|Publication number||US6186967 B1|
|Application number||US 08/993,616|
|Publication date||Feb 13, 2001|
|Filing date||Dec 18, 1997|
|Priority date||Dec 18, 1997|
|Publication number||08993616, 993616, US 6186967 B1, US 6186967B1, US-B1-6186967, US6186967 B1, US6186967B1|
|Original Assignee||Frank Messina|
|Export Citation||BiBTeX, EndNote, RefMan|
|Patent Citations (7), Referenced by (15), Classifications (9), Legal Events (4)|
|External Links: USPTO, USPTO Assignment, Espacenet|
This invention relates to an elevation support for elevating a human limb to a desired elevation as part of the recuperative process following an injury to or surgery on the limb or for other therapeutic purposes.
The technique of elevating a limb to reduce the swelling and pain resulting from an injury to that limb is widely recognized and accepted. For example, it is recommended that a person recovering from an ankle sprain apply the four R.I.C.E. modalities to speed recovery; i.e. Rest, Ice, Compression and Elevation. Also, elevation of a foot, hand or wrist is often recommended after surgery. Elevation of a limb is therefore an important step in the recuperative process following injury to or surgery on the limb, as well as a wide variety of other therapeutic purposes.
The use of a support to elevate an injured limb is generally known. Prior art elevation supports are generally made of a rectangular or triangular block with a flat base which rests on a support surface, and may also be equipped with a channel cut into its top within which the limb lies. In the case of an injured ankle, for example, a patient lying on their back places the lower portion of his or her limb in the channel, which causes the ankle to be elevated to a desired height or that height recommended by a treating physician, therapists or other healthcare professional, as dictated by the geometry of the block. Elevation of the ankle aids in the recovery from an ankle injury by preventing the buildup of blood and fluids which can often result in painful swelling.
While the prior art elevation supports work for their intended purposes, a significant drawback to these prior art devices is that they prohibit movement, thus making them uncomfortable for long-term use. For the same reason, prior art devices are also quite difficult for the patient to use while sleeping. Additionally, because the patient's limb is not secured to the elevation support, but merely lies in an open channel, the limb can easily fall out of the channel should the patient attempt to change positions. This results in the patient's limb no longer being elevated, and possibly causing painful jarring of the limb. The present invention is directed at overcoming inadequacies in the prior art.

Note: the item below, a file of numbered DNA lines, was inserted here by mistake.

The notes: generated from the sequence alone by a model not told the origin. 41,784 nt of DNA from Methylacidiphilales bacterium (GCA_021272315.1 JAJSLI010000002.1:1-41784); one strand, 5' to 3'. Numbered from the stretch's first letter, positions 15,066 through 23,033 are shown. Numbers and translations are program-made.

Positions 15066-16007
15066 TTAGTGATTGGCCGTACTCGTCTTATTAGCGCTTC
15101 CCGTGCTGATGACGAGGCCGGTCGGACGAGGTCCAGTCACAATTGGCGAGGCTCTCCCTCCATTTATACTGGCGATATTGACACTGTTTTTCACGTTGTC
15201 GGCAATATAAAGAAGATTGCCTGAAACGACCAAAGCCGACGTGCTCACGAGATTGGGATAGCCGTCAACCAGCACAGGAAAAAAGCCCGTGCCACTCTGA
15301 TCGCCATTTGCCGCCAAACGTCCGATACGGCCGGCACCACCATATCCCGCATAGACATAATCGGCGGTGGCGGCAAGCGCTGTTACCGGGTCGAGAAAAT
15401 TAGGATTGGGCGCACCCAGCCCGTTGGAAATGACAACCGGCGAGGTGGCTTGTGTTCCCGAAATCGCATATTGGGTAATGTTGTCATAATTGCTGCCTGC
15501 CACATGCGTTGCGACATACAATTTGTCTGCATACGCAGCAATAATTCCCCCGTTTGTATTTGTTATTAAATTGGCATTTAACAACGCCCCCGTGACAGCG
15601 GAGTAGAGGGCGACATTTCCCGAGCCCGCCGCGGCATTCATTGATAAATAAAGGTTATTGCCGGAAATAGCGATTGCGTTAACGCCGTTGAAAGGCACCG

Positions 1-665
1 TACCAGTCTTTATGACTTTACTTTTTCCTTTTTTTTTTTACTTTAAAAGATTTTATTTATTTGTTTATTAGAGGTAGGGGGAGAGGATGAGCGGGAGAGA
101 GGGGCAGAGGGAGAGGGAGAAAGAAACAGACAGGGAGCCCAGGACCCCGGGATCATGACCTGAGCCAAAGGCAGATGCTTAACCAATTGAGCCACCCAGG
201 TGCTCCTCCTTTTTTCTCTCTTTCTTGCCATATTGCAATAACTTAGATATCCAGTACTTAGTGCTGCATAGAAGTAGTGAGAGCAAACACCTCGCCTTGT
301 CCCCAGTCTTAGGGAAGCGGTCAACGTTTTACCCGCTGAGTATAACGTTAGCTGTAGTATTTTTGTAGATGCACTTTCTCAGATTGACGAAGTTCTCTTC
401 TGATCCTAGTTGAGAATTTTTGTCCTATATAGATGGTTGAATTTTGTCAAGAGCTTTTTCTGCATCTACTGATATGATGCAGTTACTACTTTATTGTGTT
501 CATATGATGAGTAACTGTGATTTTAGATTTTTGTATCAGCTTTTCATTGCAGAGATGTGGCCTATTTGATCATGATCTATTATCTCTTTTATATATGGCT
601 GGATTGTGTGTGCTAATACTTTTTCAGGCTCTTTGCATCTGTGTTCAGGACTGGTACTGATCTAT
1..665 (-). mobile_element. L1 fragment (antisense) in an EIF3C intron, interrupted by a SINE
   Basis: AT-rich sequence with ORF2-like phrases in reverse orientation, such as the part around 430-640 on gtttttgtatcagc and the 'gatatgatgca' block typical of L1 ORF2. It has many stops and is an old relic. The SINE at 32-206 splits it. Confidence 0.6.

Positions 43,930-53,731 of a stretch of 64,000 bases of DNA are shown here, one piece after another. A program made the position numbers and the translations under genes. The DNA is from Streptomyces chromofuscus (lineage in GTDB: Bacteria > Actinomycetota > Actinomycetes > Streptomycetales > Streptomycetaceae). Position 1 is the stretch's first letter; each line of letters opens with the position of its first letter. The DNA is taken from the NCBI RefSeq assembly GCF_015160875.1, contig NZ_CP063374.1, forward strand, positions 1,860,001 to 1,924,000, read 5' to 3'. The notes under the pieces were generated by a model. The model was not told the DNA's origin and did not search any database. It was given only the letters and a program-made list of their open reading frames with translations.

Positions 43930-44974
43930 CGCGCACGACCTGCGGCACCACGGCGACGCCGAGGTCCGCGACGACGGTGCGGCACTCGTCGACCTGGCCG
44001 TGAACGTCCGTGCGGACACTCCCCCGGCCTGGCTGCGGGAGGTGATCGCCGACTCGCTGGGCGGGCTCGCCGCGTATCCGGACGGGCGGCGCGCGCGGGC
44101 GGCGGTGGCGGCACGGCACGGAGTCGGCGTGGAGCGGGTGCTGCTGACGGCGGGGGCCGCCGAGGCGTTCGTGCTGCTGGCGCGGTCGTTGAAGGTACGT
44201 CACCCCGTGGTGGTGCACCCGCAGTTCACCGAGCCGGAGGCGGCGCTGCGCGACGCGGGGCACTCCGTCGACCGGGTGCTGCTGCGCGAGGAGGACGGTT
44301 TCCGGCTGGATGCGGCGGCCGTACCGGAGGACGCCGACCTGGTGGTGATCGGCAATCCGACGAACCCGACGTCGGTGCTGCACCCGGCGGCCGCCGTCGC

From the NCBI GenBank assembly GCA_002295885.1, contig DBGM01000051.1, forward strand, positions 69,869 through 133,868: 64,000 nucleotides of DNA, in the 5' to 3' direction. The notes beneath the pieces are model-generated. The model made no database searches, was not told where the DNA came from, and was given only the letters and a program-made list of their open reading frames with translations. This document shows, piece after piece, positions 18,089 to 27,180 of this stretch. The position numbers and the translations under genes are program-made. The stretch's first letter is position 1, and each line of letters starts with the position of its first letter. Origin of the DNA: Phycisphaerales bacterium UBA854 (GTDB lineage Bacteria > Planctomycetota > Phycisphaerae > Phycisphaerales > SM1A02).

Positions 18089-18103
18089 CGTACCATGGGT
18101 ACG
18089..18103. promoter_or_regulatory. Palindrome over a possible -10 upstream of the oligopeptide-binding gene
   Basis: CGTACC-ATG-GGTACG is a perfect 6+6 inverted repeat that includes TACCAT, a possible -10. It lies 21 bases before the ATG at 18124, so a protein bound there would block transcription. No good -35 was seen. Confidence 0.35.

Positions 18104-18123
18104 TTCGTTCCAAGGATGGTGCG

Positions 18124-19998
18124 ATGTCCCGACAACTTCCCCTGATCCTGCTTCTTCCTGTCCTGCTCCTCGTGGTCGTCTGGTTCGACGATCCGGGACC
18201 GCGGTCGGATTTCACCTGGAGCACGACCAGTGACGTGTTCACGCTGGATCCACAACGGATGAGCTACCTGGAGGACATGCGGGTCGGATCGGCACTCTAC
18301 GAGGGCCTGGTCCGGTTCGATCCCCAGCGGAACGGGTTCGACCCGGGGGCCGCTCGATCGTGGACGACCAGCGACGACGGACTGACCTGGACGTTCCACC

The present invention provides an elevation support for elevating a human limb to a desired therapeutic elevation. The support is intended to rest upon a support surface, e.g. a bed, sofa, mat, or any other generally horizontal surface capable of supporting the user, while the user of the device lies supine on the same or an adjacent support surface. The support consists of a body with a longitudinally extending aperture therethrough and an opening so that the limb may be easily inserted into, yet comfortably retained, in the aperture. The aperture comprises a portion that is predeterminately sized and shaped so as to resiliently grip at least a portion of the inserted limb, in typical use the ankle, calf, foot, wrist, hand and/or forearm; depending on the application to which it is applied. The body of the support is so shaped and sized as to permit the outer surface of the body to concomitantly assume a rolling motion along the support surface when the user exerts a rotational force on said body via said gripped limb portion, as when the user attempts to roll over into different positions while supine. In this way, the patient is not restricted to a single supine position while using the support, but rather the device permits the user to move into a variety of positions, while the desired elevation is maintained throughout the range of motion.